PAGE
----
C Language: Custom memcpy() function

C - Implementing a custom memcpy() function.

The memcpy() function is used to copy n bytes from the object pointed to by s2 into the object pointed to by s1. If copying takes place between objects that overlap, the behaviour is undefined.


# include <stdio.h>

void *my_memcpy(void *dest, const void *src, size_t n) {
    char *cdest = (char *)dest;
    const char *csrc = (const char *)src;

    for (size_t i = 0; i < n; i++) {
        cdest[i] = csrc[i];
    return dest;

int main() {
    char src[] = "C language snippets.";
    char dest[20];
    my_memcpy(dest, src, sizeof(src));
    printf("Copied string is: %s\n", dest);
    return 0;


Copied string is: C language snippets.

The my_memcpy() function takes three arguments: a pointer to the destination buffer, a pointer to the source buffer, and the number of bytes to copy. It then casts the pointers to char * and const char * respectively, so that it can copy the individual bytes using a loop. Finally, it returns a pointer to the destination buffer.

Note: Here we assume that the memory areas pointed to by dest and src do not overlap; if they do overlap, the behavior is undefined.

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C Programming: Tips of the Day

C Programming - How do you pass a function as a parameter in C?


A prototype for a function which takes a function parameter looks like the following:

void func ( void (*f)(int) );

This states that the parameter f will be a pointer to a function which has a void return type and which takes a single int parameter. The following function (print) is an example of a function which could be passed to func as a parameter because it is the proper type:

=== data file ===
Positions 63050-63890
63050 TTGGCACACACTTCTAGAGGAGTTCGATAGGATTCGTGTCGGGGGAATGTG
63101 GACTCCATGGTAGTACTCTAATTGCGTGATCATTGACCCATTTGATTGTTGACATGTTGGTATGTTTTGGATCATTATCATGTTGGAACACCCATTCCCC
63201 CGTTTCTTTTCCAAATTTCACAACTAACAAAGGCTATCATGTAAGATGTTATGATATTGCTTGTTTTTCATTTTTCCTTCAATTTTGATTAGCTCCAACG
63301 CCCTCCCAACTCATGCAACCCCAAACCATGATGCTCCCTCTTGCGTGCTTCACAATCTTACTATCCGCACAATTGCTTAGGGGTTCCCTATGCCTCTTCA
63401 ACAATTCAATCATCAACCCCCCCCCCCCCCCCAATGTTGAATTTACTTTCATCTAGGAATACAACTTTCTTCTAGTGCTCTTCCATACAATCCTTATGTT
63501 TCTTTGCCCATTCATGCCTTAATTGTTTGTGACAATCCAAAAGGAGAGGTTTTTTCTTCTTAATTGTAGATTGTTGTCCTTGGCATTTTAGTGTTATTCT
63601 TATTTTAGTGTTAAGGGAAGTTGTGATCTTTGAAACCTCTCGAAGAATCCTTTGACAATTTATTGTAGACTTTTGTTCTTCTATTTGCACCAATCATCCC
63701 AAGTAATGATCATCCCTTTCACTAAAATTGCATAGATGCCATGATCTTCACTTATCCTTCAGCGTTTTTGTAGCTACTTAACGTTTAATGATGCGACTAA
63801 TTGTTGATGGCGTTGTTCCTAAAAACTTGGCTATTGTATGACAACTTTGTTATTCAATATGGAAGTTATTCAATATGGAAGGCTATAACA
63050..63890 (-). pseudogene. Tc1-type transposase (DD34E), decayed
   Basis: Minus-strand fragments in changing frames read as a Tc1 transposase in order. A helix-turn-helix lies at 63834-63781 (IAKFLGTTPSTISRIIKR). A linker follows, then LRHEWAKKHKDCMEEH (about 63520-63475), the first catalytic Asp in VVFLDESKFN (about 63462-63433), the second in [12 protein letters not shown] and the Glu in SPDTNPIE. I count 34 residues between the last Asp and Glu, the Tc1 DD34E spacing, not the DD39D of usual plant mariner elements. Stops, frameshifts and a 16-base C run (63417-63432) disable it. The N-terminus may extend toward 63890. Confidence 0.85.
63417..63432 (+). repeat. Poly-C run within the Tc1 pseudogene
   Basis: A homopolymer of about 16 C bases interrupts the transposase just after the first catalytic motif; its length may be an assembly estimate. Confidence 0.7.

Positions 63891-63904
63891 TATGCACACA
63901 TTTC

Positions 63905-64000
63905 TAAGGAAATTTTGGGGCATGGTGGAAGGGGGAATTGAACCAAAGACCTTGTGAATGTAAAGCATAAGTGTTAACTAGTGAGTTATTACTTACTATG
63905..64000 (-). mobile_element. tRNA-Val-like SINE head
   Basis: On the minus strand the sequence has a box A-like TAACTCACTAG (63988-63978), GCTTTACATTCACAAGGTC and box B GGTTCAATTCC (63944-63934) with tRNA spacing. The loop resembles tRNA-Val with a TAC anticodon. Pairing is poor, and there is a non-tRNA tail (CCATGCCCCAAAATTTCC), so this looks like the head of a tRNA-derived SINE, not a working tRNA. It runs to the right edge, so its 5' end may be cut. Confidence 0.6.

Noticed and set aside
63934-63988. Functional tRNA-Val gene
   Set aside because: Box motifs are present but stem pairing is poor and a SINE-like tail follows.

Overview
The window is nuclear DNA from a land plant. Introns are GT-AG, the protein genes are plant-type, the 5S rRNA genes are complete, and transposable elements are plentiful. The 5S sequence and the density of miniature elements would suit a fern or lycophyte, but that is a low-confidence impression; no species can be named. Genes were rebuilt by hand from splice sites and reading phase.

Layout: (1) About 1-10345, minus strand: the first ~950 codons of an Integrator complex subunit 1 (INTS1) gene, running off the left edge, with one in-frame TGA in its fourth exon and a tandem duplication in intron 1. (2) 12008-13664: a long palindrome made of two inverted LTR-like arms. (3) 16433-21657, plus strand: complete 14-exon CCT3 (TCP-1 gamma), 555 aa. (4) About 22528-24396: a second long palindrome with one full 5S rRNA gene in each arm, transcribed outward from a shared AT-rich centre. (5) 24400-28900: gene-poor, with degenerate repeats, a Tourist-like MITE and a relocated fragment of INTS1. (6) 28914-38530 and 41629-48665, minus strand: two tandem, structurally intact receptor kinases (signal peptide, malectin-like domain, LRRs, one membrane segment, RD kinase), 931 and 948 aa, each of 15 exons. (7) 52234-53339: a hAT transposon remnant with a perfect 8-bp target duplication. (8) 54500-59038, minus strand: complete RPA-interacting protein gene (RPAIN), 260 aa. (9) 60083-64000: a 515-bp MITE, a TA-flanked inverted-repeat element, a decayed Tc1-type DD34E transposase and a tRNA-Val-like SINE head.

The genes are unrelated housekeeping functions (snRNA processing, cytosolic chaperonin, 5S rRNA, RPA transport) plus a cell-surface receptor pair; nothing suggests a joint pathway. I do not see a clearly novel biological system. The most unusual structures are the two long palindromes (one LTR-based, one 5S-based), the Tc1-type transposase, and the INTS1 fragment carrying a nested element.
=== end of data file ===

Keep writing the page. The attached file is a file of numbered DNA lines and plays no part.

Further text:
void print ( int x ) {
  printf("%d\n", x);

Function Call

When calling a function with a function parameter, the value passed must be a pointer to a function. Use the function's name (without parentheses) for this:


would call func, passing the print function to it.

Function Body

As with any parameter, func can now use the parameter's name in the function body to access the value of the parameter. Let's say that func will apply the function it is passed to the numbers 0-4. Consider, first, what the loop would look like to call print directly:

for ( int ctr = 0 ; ctr < 5 ; ctr++ ) {

Since func's parameter declaration says that f is the name for a pointer to the desired function, we recall first that if f is a pointer then *f is the thing that f points to (i.e. the function print in this case). As a result, just replace every occurrence of print in the loop above with *f:

void func ( void (*f)(int) ) {
  for ( int ctr = 0 ; ctr < 5 ; ctr++ ) {

Ref : https://bit.ly/3skw9Um